The mind-body problem has been a problem that has been addressed in metaphysical thought for thousands of years and is the foundation of philosophy of mind. The problem consists of difficulty in explaining the relationship between mental and physical phenomena. The difference in characteristics provides difficulty in coming to an explanation. The mind- referring to consciousness, being the mental, and the body being made up of physical matter. Consciousness is made up of thoughts, beliefs, emotions, sensations, desires, perceptions and etc. Whereas the body- the physical, occupies time and space, is made up of atom, neurons and so forth. The mind body problem is the series of questions that have been raised in response to this relationship and still remains a problem as proposed solutions have been weakened by criticisms all across the spectrum of theories.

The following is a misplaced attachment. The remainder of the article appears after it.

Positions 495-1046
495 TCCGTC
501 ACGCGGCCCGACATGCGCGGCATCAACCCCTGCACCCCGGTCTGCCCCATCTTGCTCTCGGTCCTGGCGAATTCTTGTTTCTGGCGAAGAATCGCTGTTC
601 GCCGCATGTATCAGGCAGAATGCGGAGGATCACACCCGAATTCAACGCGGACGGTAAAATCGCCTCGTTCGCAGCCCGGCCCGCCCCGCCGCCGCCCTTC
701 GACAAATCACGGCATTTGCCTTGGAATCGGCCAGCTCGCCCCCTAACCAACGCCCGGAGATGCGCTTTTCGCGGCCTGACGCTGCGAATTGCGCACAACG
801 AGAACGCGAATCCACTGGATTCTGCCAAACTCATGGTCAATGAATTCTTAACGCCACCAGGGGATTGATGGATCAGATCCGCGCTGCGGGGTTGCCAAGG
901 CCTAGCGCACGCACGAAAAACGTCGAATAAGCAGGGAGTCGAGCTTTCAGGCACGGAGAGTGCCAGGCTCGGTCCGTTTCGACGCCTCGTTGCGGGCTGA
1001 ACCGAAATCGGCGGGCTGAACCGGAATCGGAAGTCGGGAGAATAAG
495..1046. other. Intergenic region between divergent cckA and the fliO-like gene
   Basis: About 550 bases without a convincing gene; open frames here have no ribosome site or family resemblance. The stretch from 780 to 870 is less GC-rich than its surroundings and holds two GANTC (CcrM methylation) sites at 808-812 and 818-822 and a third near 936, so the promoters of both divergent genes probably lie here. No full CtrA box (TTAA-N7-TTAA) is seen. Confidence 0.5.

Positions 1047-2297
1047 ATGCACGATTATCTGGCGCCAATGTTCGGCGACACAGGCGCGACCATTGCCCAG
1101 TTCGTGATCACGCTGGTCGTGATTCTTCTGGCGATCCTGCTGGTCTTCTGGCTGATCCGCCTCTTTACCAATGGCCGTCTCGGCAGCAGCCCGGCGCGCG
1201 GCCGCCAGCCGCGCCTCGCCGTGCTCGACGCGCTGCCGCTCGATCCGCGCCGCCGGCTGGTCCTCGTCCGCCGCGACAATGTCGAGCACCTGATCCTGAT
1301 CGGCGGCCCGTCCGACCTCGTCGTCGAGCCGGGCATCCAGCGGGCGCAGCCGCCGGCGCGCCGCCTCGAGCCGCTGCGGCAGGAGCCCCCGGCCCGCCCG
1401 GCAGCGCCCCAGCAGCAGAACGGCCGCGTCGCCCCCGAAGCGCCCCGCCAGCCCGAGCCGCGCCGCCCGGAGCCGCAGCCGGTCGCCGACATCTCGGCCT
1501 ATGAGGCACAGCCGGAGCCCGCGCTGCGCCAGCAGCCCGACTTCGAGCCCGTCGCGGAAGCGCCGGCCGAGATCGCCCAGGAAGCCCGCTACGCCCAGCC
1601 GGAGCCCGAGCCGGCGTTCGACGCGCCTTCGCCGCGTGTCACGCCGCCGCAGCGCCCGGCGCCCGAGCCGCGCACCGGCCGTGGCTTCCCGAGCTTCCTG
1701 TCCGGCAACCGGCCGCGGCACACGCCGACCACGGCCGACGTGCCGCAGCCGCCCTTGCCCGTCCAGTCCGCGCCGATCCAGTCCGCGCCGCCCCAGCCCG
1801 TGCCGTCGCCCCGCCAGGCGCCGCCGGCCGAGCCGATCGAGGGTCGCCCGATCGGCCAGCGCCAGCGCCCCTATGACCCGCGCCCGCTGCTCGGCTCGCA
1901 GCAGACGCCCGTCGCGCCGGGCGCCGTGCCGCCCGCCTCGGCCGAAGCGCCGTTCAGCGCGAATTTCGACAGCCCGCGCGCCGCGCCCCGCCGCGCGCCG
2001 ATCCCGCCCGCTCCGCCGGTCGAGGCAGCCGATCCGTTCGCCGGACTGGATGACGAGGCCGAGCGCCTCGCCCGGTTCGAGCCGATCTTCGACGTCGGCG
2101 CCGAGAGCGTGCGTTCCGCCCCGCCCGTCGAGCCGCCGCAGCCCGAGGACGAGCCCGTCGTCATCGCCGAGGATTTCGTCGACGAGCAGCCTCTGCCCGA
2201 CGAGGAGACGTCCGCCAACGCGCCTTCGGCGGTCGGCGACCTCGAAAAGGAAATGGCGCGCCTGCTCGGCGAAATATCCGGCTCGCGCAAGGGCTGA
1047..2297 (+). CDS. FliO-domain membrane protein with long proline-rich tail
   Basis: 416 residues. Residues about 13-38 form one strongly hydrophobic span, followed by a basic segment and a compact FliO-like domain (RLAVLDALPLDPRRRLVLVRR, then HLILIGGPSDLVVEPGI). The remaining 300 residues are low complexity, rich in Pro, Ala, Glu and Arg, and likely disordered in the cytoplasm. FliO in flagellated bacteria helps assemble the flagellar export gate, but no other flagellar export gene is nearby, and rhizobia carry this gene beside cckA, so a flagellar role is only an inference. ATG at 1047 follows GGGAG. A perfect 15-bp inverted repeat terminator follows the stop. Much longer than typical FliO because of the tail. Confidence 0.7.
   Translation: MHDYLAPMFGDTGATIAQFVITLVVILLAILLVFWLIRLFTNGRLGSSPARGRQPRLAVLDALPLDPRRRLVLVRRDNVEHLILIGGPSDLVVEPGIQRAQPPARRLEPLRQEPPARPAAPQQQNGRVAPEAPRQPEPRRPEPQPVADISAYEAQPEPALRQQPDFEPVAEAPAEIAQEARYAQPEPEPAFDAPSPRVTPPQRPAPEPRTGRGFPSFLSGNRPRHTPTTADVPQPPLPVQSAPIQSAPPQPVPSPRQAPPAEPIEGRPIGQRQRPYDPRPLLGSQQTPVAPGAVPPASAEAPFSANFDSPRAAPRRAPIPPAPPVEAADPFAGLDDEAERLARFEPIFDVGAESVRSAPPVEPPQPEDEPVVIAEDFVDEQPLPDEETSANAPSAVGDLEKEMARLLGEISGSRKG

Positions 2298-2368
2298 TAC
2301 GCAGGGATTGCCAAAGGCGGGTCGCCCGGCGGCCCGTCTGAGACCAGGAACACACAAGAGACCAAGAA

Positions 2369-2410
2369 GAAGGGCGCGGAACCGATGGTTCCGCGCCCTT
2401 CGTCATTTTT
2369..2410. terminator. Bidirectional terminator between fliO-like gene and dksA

Philosophical questions that arise are as follow and are essentially where the mind-body problem begins:
* How does something physical produce something mental?
* In other words, how does the brain provide us with consciousness?
* How does consciousness influence something physical - the body? *
* Furthermore how does it provide the body with intentional actions?
* How is this possible if the body is subjected to physical laws? And thus, would this make the mind to part of deterministic laws
* Do their dissimilarities in characteristics suggest a distinction in substance?
* If immaterial, and therefore describes as something like a spirit, spark of energy or soul outlive bodily accommodation?
Theories that have developed in response of answering such a problem are either Dualist or Monist.
Dulists argue that the mind and body are distinct in substance: the body being made up of physical matter and then mind uniquely being made up of an immaterial substance. Commonly this has been called the soul, spirit or energy...